At a Glance
- Career History: President of Certus Advisors (March 2005 to January 2009); Vice president for state and local government affairs at the Center for American Progress (January 2004 to May 2005); Domestic policy adviser to the Clinton Foundation (2001 to 2005); Deputy chief of staff to Secretary of Agriculture Daniel Glickman; Deputy director of White House scheduling and advance; Assistant press secretary at the Department of Agriculture (1997); Staffer on the D.C. City Council
- Birthday: Feb. 8, 1962
- Hometown: Washington D.C.
- Alma Mater: Howard University, B.A. (political science)
- Spouse: Mona Sutphen
- Web site
Path to Power
Williams grew up in Washington D.C. His father, Williams found out much later, worked at the DNC but died when his son was just 3-years-old. Williams' mother was a public school teacher in southeast Washington.
Williams was supposed to go to Ballou High School, immortalized in Ron Suskind's book "A Hope in the Unseen" as a crime-ridden inner-city school. But his mother paid the electric bill for a friend who lived in-boundary for Woodrow Wilson High School, a public school located in a more affluent neighborhood. "And that was the only thing she could afford to do, so that was like her private school for me," Williams said.
Williams, a former vice president of the D.C. Young Democrats, doesn't hide his partisan perspective. "I believe in the Democratic Party. I believe in what it represents," he says. "When I think about this party and the potential it has to grow and expand, it's endless."
Williams' job at the DNC is to simultaneously expand the party and promote the president's agenda. He spends much of his time working with state governments and nationwide elected officials. "It's one thing for us to talk about it [an issue] or for people in D.C. to talk about it," Williams said. "It's another thing when people across the country talk about it. When they understand the importance of it and they're part of saying, 'you know, we're helping to get this piece of legislation pushed through because we think it's important.'"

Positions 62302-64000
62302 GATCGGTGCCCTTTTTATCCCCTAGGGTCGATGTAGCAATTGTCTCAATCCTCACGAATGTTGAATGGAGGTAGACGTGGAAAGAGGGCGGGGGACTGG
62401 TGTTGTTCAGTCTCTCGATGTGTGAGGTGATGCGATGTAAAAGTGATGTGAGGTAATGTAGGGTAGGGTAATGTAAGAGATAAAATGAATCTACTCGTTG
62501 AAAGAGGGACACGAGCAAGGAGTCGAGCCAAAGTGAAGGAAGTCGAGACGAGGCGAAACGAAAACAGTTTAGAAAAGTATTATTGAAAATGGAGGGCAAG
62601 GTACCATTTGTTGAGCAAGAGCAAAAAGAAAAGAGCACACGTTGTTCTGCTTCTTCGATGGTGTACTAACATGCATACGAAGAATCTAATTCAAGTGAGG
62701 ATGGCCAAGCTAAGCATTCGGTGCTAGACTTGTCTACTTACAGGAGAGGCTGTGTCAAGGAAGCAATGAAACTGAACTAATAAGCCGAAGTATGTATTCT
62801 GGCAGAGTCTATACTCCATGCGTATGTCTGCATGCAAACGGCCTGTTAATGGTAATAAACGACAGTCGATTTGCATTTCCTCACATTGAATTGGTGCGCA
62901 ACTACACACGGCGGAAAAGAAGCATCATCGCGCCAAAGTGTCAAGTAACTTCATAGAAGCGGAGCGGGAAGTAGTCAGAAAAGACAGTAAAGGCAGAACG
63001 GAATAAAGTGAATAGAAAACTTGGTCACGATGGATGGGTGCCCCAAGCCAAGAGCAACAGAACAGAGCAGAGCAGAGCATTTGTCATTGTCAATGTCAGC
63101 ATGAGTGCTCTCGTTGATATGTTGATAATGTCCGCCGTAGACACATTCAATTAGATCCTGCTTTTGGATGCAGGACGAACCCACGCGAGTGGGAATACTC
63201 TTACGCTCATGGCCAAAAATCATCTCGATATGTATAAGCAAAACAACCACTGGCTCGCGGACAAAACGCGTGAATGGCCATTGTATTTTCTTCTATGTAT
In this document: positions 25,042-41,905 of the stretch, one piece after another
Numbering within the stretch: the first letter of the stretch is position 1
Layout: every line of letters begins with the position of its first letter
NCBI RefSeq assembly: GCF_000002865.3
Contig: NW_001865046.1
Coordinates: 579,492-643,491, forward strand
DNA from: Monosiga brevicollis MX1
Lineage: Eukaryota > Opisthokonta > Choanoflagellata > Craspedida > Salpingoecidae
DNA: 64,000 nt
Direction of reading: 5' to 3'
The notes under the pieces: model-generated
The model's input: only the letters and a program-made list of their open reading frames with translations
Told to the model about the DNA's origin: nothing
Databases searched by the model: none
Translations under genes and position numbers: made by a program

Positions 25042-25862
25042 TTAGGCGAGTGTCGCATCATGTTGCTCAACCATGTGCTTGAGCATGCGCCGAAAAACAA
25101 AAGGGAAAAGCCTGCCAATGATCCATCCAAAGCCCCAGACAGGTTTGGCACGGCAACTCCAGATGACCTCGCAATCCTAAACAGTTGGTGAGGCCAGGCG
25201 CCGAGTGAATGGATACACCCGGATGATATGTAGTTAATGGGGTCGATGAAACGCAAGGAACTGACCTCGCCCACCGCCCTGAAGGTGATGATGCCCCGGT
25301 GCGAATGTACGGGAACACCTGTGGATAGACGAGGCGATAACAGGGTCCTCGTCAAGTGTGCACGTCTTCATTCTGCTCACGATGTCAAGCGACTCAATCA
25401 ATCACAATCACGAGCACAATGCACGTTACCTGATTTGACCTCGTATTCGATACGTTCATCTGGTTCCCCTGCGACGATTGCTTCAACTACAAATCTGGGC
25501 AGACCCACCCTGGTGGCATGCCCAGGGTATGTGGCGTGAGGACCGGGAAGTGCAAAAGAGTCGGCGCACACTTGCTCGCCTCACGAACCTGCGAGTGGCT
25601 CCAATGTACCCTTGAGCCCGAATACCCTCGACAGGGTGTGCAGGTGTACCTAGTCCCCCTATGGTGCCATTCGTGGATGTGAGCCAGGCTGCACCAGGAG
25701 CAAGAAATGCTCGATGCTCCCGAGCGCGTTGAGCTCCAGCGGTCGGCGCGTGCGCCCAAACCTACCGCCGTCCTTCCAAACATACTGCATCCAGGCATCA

Williams met his wife, Mona Sutphen, in the Situation Room while helping to plan the Wye River Summit in 1998. The White House deputy chief of staff is an integral part of Barack Obama's network and is a close adviser to the president.
Still, Williams supported then-Sen. Hillary Rodham Clinton (D-N.Y.) in the 2008 presidential election because of his loyalty to the Clintons. "One thing I always say is you dance with the one that brung you," Williams said. "Nobody would ever know me on a national level - no one would ever know me in politics if I hadn't worked for Bill Clinton and Hillary Clinton. So there's nothing more important than loyalty." In addition to being close to the Clintons and former Agriculture Secretary Daniel Glickman, Williams considers top Hillary Clinton aide Maggie Williams as a mentor.
Williams has donated sparingly throughout his career. He donated $1,000 to Sen. Christopher J. Dodd (D-Conn.) in 2003 and $1,000 to Hillary Rodham Clinton in 2008.